Theodora Clarke is an art historian, critic, lecturer and curator. She is founder and editor of Russian Art and Culture and publishes the guide to the bi-annual Russian Art Week in London. Theodora is a popular and frequent commentator on the arts in national and international press including TV, print and radio. She previously worked at the Museum of Modern Art in New York and Christie’s.
She recently published a book called Boris Chetkov: Re-imagining Russia and she curated Abstraction/Construction for the Maslenitsa Festival in London, as well as an exhibition of contemporary Russian art for Russian Art Week.
If there was one piece of art you could feature in, which would it be and why?
One of my favourite places to visit in Florence is the Brancacci Chapel in the Santa Maria del Carmine. Every wall is covered with rows of beautiful narrative frescoes by Masaccio, Masolino and Fillipo Lippi. The great Italian Renaissance painters often inserted images of their patrons or modeled their figures on well-known contemporary people. I think it would have been wonderful to be inserted as a small character into one of these bold, colourful scenes busting with life and humanity.
What are your favourite emerging cultural cities and / or organisations in the world and why?
Well I am probably biased as I live in London! But I do think that it is an extraordinary city, which is always buzzing with new cultural projects. You could go out every single night and see a completely different play, concert or exhibition as there are so many fascinating companies working here. I love that you can go from a very traditional play at say the National Theatre of a classical Greek drama to the next day seeing an immersive theatre production set in a warehouse on the edge of the city. I use the app Yplan when I want to buy a last minute ticket for a cultural show and go straight from the office to see something new.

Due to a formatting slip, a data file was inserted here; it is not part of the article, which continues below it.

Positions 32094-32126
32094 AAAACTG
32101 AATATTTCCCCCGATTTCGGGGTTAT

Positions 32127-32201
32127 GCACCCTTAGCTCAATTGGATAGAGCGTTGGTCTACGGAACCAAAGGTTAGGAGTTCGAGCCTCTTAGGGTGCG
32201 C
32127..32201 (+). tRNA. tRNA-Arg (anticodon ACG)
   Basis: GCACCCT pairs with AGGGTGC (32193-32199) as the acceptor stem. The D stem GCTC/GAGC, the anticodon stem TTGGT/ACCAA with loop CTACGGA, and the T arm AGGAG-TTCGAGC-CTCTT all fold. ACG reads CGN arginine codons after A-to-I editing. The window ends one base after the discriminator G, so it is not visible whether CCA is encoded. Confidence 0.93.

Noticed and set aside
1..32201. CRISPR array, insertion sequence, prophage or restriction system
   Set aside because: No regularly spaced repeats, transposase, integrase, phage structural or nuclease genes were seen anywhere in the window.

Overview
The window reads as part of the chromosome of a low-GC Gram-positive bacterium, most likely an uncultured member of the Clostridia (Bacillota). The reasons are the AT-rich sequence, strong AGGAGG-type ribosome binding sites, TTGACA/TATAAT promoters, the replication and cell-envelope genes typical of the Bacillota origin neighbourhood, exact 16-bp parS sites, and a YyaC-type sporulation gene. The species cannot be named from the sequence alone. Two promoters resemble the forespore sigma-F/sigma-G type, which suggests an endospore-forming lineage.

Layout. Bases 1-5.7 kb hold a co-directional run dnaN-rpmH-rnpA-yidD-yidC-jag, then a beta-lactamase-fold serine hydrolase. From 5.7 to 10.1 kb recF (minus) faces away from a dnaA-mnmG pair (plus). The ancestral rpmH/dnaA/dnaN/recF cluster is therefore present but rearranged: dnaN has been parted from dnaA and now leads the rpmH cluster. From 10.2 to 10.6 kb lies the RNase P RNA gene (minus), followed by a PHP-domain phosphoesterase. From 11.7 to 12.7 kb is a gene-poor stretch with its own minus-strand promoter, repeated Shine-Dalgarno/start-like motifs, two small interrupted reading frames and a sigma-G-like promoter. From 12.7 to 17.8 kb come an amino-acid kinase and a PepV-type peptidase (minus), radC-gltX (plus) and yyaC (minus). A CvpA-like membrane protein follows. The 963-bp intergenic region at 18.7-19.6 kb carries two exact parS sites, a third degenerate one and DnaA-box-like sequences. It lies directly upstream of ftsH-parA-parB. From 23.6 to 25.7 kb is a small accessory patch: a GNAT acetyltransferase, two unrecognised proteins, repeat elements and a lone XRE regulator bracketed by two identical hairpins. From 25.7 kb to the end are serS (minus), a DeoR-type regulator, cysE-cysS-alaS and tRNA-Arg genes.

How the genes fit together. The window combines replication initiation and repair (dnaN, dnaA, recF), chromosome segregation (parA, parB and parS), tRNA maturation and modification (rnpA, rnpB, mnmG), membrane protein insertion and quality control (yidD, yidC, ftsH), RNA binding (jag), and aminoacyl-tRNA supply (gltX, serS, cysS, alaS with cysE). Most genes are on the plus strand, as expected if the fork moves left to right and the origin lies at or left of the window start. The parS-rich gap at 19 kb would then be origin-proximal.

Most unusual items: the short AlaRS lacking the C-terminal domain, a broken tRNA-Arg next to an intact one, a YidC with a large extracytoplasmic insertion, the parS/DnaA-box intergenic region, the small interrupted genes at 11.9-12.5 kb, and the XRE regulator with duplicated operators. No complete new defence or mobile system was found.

I also love New York, which is the 24 hour city. If you walk down museum mile, which is on 5th Avenue, you can go past nine museums which range from the Neue Galerie to the Guggenheim. The whole spectrum of life and the arts is there that you can see by walking from 82nd street to 105th street.
We live in strange times (Trump, Brexit, etc); how does the role of museums change our tomorrow?
I believe that art is an integral and essential part of daily life; culture is often how we experience the world. People travel abroad to visit museums, galleries, palaces, theatres and music halls.
We live in an increasingly interconnected world. The internet has had a revolutionary effect on the arts. I can interview an artist living in Siberia or Australia on Skype, which would not have been possible even twenty years ago. The Google Art Project has also been incredible as a way of opening up the largest museums in the world; you can sit in London on your laptop but take a virtual tour of a gallery in other cities on the other side of the globe.
I believe that knowledge and culture should be shared and that is what I have always aimed to do with my own arts project including websites, writing, lecturing and curating exhibitions. All of these channels are different ways of sharing and opening up culture to the general public and ensuring that these experiences engage with as many people as possible.
Who do you think are the cultural innovators of tomorrow and why?
I think I am inspired as much by art as by literature. I read a huge amount of fiction, both historical and contemporary, and in my job I get to meet many living artists. I love visiting artists in their studios to see them surrounded by their creative experiments, studies, sketchbooks or the objects they collect.
I also enjoy visiting museums of writers, composers or artists. In Russia, where I have travelled many times, there are hundreds of these very small house museums. You can see the desk where Tolstoy wrote War and Peace or the study where Pushkin wrote his great poetry. There is a great sense of history when you stand in these places and I believe you get closer to a better understanding of these great cultural figures and their work.
What are you up to at the moment and where can we find it? (Please include a link(s) if possible).
Currently I am finalising plans for Russian Art Week in London. We have a programme of cultural events happening across the city from May 29th- 5th June including sales at the major auction houses, exhibitions, talks and more. You can download your free guide at www.russianartweek.co.uk.
When that is over, which is a very busy week in the calendar, then I want to see the new Sonia Delaunay exhibition at Tate Modern. She is an extraordinary female Russian painter who worked with the Orphic Cubists and experimented with abstraction. In June I head to see the Venice Bienale and I am excited to visit the new Russian and British Pavilions.